Luckily, I began to realize that the whole low carb thing was not working… it was making me sluggish, fatigued, tired… and slower! Not only was I feeling worse, but my performance was sucking. It was a recipe for disaster, which I realized early on. And even more importantly, I learned that looking a certain way does not equate to fast times. Runners of all shapes and sizes are doing well. Strong athletes perform and feel best at their most natural weight, not their lowest weight. Shifting my focus to how I felt versus appearance (how I looked) went a long way.
Can you tell us about your most difficult run/race? How did you overcome that?
The most physically tough: the last two miles of my first marathon (Houston Chevron 2018). The most mentally tough: XTERRA World Championships in 2017, mostly because of the extremely muddy terrain and humidity. The most physically AND mentally tough: probably The Spartan World Championships in 2017 at Lake Tahoe, CA. Between high altitude, rocky terrain, hard obstacles and the longest race I’d ever run (both in hours and miles), this was definitely a difficult experience and had me on the verge of tears in some points. What kept me going was focusing on the next obstacle ahead and running beside others going through the same pain. Needless to say, the Spartan community is pretty amazing!
Tell us about Strong Runner Chicks. How did you get started and what is your mission?
I started Strong Runner Chicks during my sophomore year of collegiate running, after witnessing eating disorders and mental health struggles in our sport that weren’t being talked about enough, or really at all. I got started with the support of my teammates and began sharing their stories on our blog, bringing on more contributors over time. Our mission is to educate, empower and connect female distance runners by showing them that there is no one-size fits all approach to running.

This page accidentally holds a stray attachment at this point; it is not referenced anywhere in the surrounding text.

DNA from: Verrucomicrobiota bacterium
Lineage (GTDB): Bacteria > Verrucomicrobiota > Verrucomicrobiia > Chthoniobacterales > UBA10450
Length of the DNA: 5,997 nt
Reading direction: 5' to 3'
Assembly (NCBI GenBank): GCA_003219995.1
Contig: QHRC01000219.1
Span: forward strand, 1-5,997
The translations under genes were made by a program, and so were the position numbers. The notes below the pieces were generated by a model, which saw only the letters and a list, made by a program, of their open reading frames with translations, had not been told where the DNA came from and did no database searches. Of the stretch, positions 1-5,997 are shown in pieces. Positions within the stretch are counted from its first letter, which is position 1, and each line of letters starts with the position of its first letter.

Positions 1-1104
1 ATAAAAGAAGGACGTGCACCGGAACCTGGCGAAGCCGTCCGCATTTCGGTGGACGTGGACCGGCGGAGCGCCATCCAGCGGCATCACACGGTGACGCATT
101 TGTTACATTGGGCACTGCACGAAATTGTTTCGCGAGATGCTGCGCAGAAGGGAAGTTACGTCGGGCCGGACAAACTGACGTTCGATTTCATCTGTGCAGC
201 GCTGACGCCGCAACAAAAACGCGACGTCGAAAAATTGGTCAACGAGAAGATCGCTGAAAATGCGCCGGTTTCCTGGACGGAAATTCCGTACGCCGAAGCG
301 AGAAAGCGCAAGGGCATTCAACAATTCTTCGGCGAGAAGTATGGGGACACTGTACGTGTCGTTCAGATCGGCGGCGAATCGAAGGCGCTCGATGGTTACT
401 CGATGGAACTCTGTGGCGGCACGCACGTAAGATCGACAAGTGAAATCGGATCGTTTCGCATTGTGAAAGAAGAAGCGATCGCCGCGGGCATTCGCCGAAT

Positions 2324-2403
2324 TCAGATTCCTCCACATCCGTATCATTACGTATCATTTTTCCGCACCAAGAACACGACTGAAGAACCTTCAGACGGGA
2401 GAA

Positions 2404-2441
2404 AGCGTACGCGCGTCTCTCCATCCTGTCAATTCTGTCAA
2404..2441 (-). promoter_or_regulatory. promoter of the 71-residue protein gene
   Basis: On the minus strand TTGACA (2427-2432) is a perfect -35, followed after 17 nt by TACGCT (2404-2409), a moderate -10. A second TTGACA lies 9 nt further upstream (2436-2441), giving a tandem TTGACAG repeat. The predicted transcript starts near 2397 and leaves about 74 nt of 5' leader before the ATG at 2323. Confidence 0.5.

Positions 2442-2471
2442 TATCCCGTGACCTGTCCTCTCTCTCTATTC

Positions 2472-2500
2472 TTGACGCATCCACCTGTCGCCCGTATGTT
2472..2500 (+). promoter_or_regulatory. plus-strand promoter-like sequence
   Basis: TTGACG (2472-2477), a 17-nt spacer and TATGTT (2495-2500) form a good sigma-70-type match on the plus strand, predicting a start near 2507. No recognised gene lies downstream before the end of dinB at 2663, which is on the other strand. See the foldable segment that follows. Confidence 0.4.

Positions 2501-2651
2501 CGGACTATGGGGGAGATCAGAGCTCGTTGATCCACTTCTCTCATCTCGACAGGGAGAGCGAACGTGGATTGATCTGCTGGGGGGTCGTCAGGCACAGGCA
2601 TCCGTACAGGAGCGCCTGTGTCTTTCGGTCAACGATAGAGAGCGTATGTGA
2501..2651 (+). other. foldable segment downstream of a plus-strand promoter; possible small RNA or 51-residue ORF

What do you hope to accomplish with SRC and how can women get involved in the community?
I hope to redefine women’s distance running by bringing together our community and make a difference by empowering us to embrace our strength, especially younger girls just getting into the sport. Women can get involved by joining our Facebook group, following us on Instagram @strongrunchicks, liking our Facebook page, listening to our podcast and reaching out to share their story. We also have a summer book club going on and an ambassador program for those who are interested in spreading the message among their team or local community.
What is the single most important piece of advice you’d like to give young high school and collegiate runners?
Don’t be afraid to pave your own path (or be afraid, but face the fear and do it anyway). This could mean that you transfer schools, change up your routine, do a workout that is different from your teammates, choose to not run anymore (if it isn’t for you), spend your time outside of the sport practicing a completely different hobby, pursuing a career path that is unique to you… and in doing so, you become more than a runner. As much as running is a part of who we are, it is not everything. There is so much more to life than being just a runner, and I encourage you to find out what that is.
Two more tidbits: We rise by lifting others and whatever you’re going through, it will get better.
Follow Megan on Instagram at @meginspirefit, where she’d love to connect with you!
National Eating Disorder Association Helpline: 800–931–2236